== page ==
Lagrange Audio Writes: You might have noticed from my previous blogs that I don't do reviews. The main reason for this is that there are plenty of other people out there doing them and none better than Sonic State.
However Nick's a busy bloke and he can't cover everything so maybe I'll help him out a little here. Our subject then will be Virtual CZ from Plugin Boutique (http://www.pluginboutique.com/), a team effort lead by Oli Larkin (http://www.olilarkin.co.uk/index.php?p=virtualcz). However we are also going to touch on a little about Casio's Phase Distortion Synthesis and use Virtual CZ as our reference point, so hopefully a little more than just a review.
In the mid 1980's Casio joined the synthesizer 'club' in many respects with their line of CZ synthesizers. Known as a member of the big Japanese 'four' they wouldn't however stay in this space for terribly long. The VZ models would keep them involved until the latter part of the decade but they would then step out of synths for a long period until very recently with the release of the much anticipated XW-P1 (see our review) and G1 models.
Retrosound CZ-101 Demo
The CZ range was pretty varied ranging from the 49 mini-key CZ-101 right through to the flagship CZ-1. There were also 'S' versions of some of these models as well that featured onboard speakers, just think Roland Juno-106S and you get the idea. The CZ synths looked good, sounded like, well themselves and sold pretty well and still command attention today. For many the accessible price point introduced digital synthesis to a lot of people for the first time.
What strikes you immediately about Virtual CZ (AU, VST2/3, AAX and standalone) is the UI and how it captures the aesthetic of a Casio CZ synth. That's important because it makes no bones about the fact this is a direct emulation of a Casio CZ synth in a landscape populated with a reasonable number of very good Phase Distortion (PD) emulations, quite a few of them 'inspired' by Casio's hardware from the mid 80's. But Virtual CZ is clearly focused on the CZ and not just about PD, that's the fundamental difference here.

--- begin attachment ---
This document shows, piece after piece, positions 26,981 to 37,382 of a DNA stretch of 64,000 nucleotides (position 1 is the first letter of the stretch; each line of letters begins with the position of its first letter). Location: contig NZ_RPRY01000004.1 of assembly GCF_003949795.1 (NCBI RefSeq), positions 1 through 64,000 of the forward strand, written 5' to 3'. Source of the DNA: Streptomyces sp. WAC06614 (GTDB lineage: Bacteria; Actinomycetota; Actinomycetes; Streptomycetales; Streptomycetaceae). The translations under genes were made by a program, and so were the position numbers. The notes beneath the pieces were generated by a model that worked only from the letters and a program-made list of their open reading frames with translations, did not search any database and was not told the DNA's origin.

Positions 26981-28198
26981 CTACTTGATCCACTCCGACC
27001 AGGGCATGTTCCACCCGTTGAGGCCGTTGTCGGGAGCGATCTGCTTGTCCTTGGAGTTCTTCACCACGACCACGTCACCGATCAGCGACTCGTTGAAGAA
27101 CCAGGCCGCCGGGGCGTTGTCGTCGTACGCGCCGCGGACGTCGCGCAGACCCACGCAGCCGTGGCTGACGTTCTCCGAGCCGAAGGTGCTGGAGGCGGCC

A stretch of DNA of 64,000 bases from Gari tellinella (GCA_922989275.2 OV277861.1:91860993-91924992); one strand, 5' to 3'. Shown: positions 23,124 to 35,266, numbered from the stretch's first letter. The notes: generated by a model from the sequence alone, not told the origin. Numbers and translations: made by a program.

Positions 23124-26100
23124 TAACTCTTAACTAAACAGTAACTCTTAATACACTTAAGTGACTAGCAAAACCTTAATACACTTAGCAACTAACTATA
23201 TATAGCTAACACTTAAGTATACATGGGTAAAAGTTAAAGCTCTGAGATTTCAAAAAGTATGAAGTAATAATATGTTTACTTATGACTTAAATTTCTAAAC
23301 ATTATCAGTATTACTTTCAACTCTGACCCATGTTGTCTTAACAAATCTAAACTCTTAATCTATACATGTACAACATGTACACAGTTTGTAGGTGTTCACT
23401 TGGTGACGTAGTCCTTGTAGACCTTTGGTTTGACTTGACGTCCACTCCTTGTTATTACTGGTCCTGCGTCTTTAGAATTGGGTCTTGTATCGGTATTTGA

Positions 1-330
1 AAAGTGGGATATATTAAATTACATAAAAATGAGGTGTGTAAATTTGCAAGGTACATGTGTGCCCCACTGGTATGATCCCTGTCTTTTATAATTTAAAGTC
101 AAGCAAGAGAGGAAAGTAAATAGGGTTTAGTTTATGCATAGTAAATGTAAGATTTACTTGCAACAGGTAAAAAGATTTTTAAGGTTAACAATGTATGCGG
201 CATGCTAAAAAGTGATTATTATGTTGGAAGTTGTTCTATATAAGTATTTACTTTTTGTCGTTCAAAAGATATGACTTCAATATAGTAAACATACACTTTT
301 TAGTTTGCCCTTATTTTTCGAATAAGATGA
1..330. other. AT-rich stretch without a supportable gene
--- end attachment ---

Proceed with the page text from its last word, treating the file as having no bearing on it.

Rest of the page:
So why am I interested? Well for that I'm going to take you back a bit. I bought my first synth in 1984 and that was a Korg Poly 800. It had very basic MIDI at a time when MIDI was very new and something that I was and still am, quite excited about. So with my limited budget I had to go get another synth to connect it to, enter the Casio CZ-101 the following year. Aside from being comparatively cheap the CZ-101 also featured a synthesis engine similar to Frequency Modulation or FM, which esoterically I am also interested in. This brochure probably didn't help matters in that regard either in terms of fueling my interest:
So the CZ-101 kind of met both of my requirements. Now I am not going to get into a huge amount of technical detail about Phase Distortion, we will get there soon enough and there are plenty of websites out there that can explain it far better than I however I will in the first instance point you to Jon Hodgson's excellent article over at GForce Software (http://gforcesoftware.com/extras/syntharchive/casio-cz-101) which serves as great background.
With Ventris Dual Reverb, Arturia Keystep and Lab4Music Sipario